Main Street Redesign

Hendersonville, North Carolina
Source: Pedestrian and Bicycle Information Center (PBIC)


Pedestrians in the downtown shopping district had a difficult time crossing a wide street with heavy traffic. The vitality of the downtown shopping district was threatened because of this uncomfortable environment for pedestrians and the addition of new shopping opportunities on the outside of town.


Curb extensions, or “bulb-outs,” reduced the crossing distance and the amount of time that pedestrians were exposed to traffic while crossing Main Street.

In the mid-1970s, the mountain town of Hendersonville faced a dilemma common to many rural American communities. Strip shopping centers were beginning to locate on the outskirts of town, and there was concern that a large regional shopping mall would lure even more shoppers away from downtown businesses. On Main Street, the traditional commercial and social center of the community, 17 businesses had closed their doors and Main Street was declining. At night, Main Street attracted teenagers who would drag race their cars down the wide and straight roadway. During the day the roar of traffic on Main Street endangered pedestrians trying to cross four lanes of traffic and parked cars.

Seeking their own case study, City Council members, community leaders, and downtown merchants traveled to Grand Junction, Colorado, which had successfully revived its downtown using traffic calming and pedestrian-oriented design. The work that Grand Junction had completed inspired the town leaders who returned to North Carolina ready to implement some of their own ideas for the rebirth of downtown. In order to provide a competitive shopping environment, the leaders determined that certain improvements and amenities needed to be provided, including slower traffic, easier pedestrian crossings, parking, and beautification.

They recognized Main Street needed to be a destination where residents and visitors would be enticed out of their cars and encouraged to stroll and shop.


Located at the convergence of several major regional routes which each carry tens of thousands of vehicle trips per day, Hendersonville has plenty of local and visitor-driven automobile traffic. The roadway itself is exceedingly wide as a result of a decision made by the town founders, who originally designed Main Street to have a right-of-way wide enough for a team of oxen to turn without backing. In the run-up to Main Street's redesign, this wonderful width had been given over almost exclusively to vehicles which enjoyed two lanes of travel in both directions and parallel parking on both sides of the street. The conversion of two streets running parallel to Main into one-way reduced the traffic-load on Main Street and gave through travelers a convenient alternative route. This change, from through way to destination, allowed the town leaders to pursue their new vision for downtown.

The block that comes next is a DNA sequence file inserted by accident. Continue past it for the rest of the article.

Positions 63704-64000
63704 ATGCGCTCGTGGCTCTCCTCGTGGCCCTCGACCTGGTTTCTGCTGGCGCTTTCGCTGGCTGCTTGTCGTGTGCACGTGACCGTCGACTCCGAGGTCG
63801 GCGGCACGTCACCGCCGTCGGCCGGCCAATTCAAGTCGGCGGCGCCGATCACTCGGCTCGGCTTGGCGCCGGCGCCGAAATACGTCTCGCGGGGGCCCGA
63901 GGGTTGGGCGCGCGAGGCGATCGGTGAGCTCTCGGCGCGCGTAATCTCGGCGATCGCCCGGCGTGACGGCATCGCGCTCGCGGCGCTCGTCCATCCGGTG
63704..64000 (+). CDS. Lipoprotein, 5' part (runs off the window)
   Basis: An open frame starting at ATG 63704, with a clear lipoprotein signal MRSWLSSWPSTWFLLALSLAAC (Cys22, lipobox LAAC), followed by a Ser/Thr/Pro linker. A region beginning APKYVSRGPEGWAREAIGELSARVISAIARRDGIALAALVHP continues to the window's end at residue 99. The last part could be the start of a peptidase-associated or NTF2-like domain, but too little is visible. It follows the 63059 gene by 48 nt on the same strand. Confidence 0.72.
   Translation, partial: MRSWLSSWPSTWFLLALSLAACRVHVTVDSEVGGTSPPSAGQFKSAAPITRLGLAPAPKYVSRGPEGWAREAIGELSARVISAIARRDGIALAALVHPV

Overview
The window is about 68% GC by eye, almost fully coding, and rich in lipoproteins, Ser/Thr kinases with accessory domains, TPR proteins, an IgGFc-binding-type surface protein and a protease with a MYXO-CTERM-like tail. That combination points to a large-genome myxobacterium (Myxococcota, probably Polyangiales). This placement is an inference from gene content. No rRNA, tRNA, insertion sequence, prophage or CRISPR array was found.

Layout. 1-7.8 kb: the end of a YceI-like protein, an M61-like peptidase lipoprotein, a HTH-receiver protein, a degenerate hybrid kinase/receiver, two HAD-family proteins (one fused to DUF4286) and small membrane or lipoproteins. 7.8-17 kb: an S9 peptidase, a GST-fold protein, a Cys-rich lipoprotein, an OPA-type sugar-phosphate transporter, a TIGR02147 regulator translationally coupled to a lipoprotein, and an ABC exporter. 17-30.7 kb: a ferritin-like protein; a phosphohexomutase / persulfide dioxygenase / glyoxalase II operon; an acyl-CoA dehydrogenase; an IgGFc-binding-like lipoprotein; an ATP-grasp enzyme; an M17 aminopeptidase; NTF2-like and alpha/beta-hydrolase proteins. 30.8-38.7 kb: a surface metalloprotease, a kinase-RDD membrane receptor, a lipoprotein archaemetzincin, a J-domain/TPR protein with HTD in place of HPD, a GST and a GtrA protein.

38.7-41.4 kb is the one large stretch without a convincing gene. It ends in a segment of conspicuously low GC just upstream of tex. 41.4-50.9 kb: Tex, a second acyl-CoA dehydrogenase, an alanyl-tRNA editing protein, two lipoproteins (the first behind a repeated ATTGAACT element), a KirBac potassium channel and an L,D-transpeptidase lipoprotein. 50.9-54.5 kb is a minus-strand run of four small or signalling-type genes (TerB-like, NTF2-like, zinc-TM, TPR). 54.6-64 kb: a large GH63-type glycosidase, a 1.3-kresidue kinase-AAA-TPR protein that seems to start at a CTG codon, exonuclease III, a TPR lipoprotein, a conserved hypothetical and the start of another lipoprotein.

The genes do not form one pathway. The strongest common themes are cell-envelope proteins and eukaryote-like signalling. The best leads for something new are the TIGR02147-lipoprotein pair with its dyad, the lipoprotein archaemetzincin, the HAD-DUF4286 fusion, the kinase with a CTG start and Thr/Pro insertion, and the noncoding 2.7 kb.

The improvements to the downtown area were financed by a special tax district requested by the property owners and merchants themselves. Main Street was narrowed from four lanes to two. In the middle of each block a quick bend in the street creates a lateral shift of the entire street. The street winds back and forth through a six-block area, with transition blocks at each end. The mid-block curves are formed by curb extensions/bulb-outs that open onto marked crosswalks at the peak of each curve. At these points traffic moves slowly and the pedestrian crossing distance is reduced to two lanes. The alternating lateral shifts also opened space for diagonal parking, while the opposite side of the street offers parallel parking.